Hopefully you’ve read my blogs, Zoos and Aquariums Saving Animals, and Research; Not Just for Research Papers. It is my heartfelt opinion that zoos are not only relevant in today’s society, but that are absolutely necessary. The tremendous amount of work and monetary resources that zoos and aquariums put into animals, and their habitats, shows the importance of conservation and animal well-being. These institutions have the very important job of creating future conservation biologist, veterinarians, and recyclers. Every kid that walks into a zoo or aquarium is someone who can hear the message about sustainability, and what everyone can do to create a better life for future generations, and the animals we share this planet with. Zoo and aquarium visitors leave inspired to take direct conservation action.
Zoos and aquariums strive to evolve, develop and transform as science, and public perception change. Institutions have turned to a message of education and conservation. Carl Hagenbeck came up with modern zoo exhibition in the late 1800s. He went away from the traditional bars, and made the exhibits similar to the animal’s natural habitat. His forethought led to advances from collectionism to more natural social groupings. As recently as the 1970’s, zoos held animals in extremely small spaces, and animals were used for entertainment with little regard for their own welfare.
With what many consider the 6th great extinction, humans have reduced or destroyed plants and animals habitats. Because of this, zoos and aquariums have become custodians of numerous species. Many facilities also have the added duty of rehabbing and reintroducing animals back into the wild. Sea World, and a few other aquariums, have teams devoted to rescuing wild animals and either returning them to the wild or keeping them at their institution for medical evaluation. Many animals that are extinct in the wild, are only alive today because of zoos and aquariums.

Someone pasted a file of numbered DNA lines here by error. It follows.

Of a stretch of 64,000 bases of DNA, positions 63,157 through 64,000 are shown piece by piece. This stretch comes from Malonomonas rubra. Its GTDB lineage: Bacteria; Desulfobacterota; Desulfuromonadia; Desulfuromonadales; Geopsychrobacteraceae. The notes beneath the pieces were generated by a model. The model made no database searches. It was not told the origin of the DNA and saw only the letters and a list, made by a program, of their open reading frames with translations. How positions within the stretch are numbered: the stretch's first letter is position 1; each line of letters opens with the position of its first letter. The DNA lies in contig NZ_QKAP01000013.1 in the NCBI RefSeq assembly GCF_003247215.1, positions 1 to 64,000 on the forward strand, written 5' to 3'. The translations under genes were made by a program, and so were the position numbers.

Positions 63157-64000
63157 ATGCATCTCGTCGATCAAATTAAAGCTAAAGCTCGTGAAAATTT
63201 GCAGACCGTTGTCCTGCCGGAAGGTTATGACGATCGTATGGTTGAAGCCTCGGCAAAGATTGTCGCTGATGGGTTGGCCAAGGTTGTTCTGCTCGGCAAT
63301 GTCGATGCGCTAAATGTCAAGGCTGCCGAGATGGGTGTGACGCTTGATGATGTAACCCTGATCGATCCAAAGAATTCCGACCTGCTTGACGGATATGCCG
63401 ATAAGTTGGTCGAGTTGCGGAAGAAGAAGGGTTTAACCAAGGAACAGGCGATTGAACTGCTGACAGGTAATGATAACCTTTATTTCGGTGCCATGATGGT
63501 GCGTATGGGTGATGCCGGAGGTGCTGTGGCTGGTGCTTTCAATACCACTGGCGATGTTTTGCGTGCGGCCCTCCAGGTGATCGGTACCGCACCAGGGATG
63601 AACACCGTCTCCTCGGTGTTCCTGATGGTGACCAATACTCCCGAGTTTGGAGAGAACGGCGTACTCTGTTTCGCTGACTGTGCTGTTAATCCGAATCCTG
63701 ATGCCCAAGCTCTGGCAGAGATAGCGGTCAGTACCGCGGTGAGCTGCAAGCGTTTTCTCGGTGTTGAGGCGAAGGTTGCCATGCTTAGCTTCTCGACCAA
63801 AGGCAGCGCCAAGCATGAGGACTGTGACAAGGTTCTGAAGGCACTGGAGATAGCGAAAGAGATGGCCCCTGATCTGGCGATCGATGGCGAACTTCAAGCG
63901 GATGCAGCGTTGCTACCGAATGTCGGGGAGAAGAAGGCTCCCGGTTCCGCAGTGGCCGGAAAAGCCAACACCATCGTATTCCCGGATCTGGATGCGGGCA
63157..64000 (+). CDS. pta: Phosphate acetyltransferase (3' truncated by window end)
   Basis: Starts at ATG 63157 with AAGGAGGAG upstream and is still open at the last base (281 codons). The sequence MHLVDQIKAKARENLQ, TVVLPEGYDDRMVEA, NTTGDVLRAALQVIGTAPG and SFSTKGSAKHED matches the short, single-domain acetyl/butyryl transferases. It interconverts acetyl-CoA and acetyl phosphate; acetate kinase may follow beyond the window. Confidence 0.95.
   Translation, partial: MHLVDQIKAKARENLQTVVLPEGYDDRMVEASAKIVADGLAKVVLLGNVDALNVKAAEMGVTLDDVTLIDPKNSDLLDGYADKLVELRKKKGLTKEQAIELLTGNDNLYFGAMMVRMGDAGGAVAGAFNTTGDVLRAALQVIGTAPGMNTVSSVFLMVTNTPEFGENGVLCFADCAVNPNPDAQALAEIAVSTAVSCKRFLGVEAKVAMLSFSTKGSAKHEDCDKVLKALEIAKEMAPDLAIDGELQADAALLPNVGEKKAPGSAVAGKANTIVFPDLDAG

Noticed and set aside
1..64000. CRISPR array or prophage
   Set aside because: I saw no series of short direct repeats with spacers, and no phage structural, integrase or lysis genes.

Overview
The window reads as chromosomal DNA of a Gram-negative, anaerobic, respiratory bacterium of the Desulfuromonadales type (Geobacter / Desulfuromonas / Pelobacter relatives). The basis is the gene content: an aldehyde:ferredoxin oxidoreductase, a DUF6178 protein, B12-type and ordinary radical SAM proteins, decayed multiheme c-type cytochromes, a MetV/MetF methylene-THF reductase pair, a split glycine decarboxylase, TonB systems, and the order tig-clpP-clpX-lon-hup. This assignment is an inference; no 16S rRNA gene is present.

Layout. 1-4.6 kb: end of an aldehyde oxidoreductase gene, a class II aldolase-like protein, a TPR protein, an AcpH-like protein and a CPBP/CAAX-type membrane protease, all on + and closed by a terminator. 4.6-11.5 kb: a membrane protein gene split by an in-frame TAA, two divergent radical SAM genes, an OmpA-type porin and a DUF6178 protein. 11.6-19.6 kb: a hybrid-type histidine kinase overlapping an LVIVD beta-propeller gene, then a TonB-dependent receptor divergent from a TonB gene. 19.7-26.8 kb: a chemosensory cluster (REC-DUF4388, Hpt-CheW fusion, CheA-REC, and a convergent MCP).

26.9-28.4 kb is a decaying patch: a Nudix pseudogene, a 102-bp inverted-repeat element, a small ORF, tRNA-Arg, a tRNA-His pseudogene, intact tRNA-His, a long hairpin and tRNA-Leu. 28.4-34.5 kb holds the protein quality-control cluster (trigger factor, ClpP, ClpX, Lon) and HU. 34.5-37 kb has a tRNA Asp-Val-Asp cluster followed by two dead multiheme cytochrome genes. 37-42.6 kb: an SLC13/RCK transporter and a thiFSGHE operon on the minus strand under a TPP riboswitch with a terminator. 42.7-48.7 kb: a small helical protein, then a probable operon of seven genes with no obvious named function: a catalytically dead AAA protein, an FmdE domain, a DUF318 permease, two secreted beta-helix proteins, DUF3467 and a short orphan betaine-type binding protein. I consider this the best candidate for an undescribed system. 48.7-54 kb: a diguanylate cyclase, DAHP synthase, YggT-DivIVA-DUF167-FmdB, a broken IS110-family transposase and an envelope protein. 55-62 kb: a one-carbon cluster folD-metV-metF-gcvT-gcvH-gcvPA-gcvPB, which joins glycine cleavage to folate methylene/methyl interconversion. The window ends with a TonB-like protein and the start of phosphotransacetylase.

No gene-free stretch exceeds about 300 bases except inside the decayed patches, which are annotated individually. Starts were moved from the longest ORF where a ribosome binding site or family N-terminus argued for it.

Zoos and aquariums also use their power and influence to protect or create laws that conserve endangered species. The AZA contributes more money to research and conservation than any other world group besides the United States government. Habitat protection is an area that is greatly funded by zoos and aquariums across the world. Many of the larger institutions have biologist that are on their payroll who live in areas where the research in being conducted. The organization doesn’t gain financially from this, but it shows how committed they are to conservation.
Some make the argument that the experience of a visit to the zoo can be replaced by the internet, television or film. I think there is no substitute for an affordable, up-close encounter with the dynamic living world that the zoo, or aquarium can offer. A day at the zoo or aquarium is more family-friendly, less costly, complicated, or time consuming than an international expedition. More people visit zoos and aquariums each year than attend all 3 professional sports combined. I cannot think of any other institution that more realistically or more powerfully declares the values of the nature world.